Protein That Helps the Growth of Bowel CancerSiva Ranjani (Author) Published Date : Dec 30, 2019 17:05 IST
Reason for Bowel Cancer Identified-Protein name decoded! Carcinogenic ailments and sufferers are countless in this present world without proper treatment. Though chemotherapy, radiation, surgery, and several medications exist in the cancer-curing world, nothing gains life in most of the cases.
However, the underlying reason for colorectal cancer alias Bowel cancer has been identified recently by the scientist stating that a protein named Importin 11 with the code name IPO11 transports cancer-causing protein beta-catenin into the nucleus of colon carcinogenic cells, where it stir cell propagation.
The study has been published in the Journal of Cell Biology affirming as the Importin 11 transports cancer-causing protein beta-catenin cells and inhibiting the transport process blocks the growth of bowel cancers alias colon cancer, which occurs due to the increased levels of beta-catenin.
Researchers also revealed that mutations in APC genes are responsible for almost 80% of the colon cancers since the mutation increases the beta-catenin protein levels.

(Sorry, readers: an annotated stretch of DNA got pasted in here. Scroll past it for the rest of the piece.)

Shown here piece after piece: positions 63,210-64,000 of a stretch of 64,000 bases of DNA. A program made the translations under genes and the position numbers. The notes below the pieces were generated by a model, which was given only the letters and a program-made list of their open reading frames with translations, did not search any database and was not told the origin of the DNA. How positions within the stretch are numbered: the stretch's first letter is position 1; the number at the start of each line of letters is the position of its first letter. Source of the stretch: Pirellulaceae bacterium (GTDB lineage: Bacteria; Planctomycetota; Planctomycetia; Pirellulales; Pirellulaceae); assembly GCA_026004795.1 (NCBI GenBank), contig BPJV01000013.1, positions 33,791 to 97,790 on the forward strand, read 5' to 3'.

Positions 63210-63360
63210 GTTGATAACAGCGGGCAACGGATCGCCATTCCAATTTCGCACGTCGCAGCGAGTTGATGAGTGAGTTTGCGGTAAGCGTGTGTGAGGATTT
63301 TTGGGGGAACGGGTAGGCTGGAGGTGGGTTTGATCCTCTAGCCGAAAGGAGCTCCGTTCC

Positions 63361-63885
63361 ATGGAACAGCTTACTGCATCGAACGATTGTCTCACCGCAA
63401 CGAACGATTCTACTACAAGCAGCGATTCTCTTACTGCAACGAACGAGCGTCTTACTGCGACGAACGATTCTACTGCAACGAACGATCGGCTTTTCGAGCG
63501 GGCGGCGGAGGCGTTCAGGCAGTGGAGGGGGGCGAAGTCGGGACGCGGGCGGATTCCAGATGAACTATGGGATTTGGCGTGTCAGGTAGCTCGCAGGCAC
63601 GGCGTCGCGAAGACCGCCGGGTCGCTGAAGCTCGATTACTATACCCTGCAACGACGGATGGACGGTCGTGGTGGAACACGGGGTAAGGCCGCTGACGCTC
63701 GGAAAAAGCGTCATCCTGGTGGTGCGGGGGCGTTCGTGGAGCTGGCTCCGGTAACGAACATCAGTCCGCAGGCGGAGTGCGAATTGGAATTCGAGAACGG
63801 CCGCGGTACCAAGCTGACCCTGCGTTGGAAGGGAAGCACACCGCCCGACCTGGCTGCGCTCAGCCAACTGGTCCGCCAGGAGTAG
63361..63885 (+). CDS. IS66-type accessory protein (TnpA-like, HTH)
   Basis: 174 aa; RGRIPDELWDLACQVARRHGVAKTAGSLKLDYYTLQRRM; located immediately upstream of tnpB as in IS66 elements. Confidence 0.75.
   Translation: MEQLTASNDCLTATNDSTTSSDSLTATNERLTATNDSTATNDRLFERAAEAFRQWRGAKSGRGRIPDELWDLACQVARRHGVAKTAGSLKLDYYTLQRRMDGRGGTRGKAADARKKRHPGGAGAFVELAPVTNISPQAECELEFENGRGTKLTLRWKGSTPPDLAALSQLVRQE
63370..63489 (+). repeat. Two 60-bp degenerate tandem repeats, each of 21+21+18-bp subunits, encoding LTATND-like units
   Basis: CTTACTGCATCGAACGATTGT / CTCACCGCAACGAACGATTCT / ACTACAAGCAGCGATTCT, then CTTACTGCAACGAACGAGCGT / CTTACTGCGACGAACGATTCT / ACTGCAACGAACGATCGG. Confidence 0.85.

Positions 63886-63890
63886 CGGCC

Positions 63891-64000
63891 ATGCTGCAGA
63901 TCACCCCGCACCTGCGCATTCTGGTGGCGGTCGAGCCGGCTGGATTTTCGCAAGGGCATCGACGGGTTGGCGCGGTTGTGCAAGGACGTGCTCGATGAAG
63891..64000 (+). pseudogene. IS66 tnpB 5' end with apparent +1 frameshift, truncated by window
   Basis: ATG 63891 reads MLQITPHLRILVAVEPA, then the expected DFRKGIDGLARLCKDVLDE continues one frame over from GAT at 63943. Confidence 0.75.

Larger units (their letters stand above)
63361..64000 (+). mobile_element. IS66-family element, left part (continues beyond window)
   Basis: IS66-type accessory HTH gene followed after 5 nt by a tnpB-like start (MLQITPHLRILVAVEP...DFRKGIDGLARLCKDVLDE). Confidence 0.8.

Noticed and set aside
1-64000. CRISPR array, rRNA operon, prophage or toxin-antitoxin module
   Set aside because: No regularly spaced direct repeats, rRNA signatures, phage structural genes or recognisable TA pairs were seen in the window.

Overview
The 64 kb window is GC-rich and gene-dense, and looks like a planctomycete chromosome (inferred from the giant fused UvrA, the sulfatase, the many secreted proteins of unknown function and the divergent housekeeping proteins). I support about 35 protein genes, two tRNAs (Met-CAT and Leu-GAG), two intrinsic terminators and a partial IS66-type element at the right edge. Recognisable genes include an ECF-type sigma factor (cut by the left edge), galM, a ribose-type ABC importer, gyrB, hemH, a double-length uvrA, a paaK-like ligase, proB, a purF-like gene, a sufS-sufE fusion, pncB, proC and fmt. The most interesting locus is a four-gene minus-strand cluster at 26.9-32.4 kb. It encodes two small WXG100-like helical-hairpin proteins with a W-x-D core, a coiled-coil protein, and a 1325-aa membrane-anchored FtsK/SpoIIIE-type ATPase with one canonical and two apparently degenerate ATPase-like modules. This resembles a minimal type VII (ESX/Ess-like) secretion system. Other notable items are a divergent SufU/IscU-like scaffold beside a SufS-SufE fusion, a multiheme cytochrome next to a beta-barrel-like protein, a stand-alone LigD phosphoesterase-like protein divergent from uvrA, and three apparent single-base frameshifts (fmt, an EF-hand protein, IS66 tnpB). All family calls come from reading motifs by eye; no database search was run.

The increase in beta-catenin protein levels gradually accumulates more protein in the nucleus cells activating genes and proliferates numerous cells, which in turn promotes the growth and maintenance of colorectal cancers.
But there is an unknown myth of how the beta-catenin protein enters the colon nucleus cells after the elevation of protein levels.
Professor Stephane Angers, the University of Toronto in Canada, says, "Because the molecular mechanisms underlying beta-catenin nuclear transport remain unclear, we set out to identify genes required for continuous beta-catenin activity in colorectal cancer cells harboring APC mutations."
Scientists used CRISPR DNA editing technology to screen which human genome for genes supporting the beta-catenin activity in bowel cancer or colon carcinoma after the protein level increased in APC mutations.
Stephane Angers and his co-workers discovered that Importin 11 protein unites with beta-catenin and takes the protein into the nucleus of colorectal cancer cells after the mutation in APC, which is responsible for elevation of beta-catenin.
They found that Importin 11 elimination prevents the transfer of beta-catenin protein and thereby gene activation in the nucleus of colon cells.
Finally, the researchers concluded that Importin 11 protein is needed for the growth of bowel cancer cells, and proper removal of this protein supports the inhibition of colon carcinoma undoubtedly.
Further studies on the Importin 11 protein and beta-catenin levels in the nucleus of colorectal cancer cells will help in the discovery of more therapies in reducing the growth of colon cancer cells, says Anger.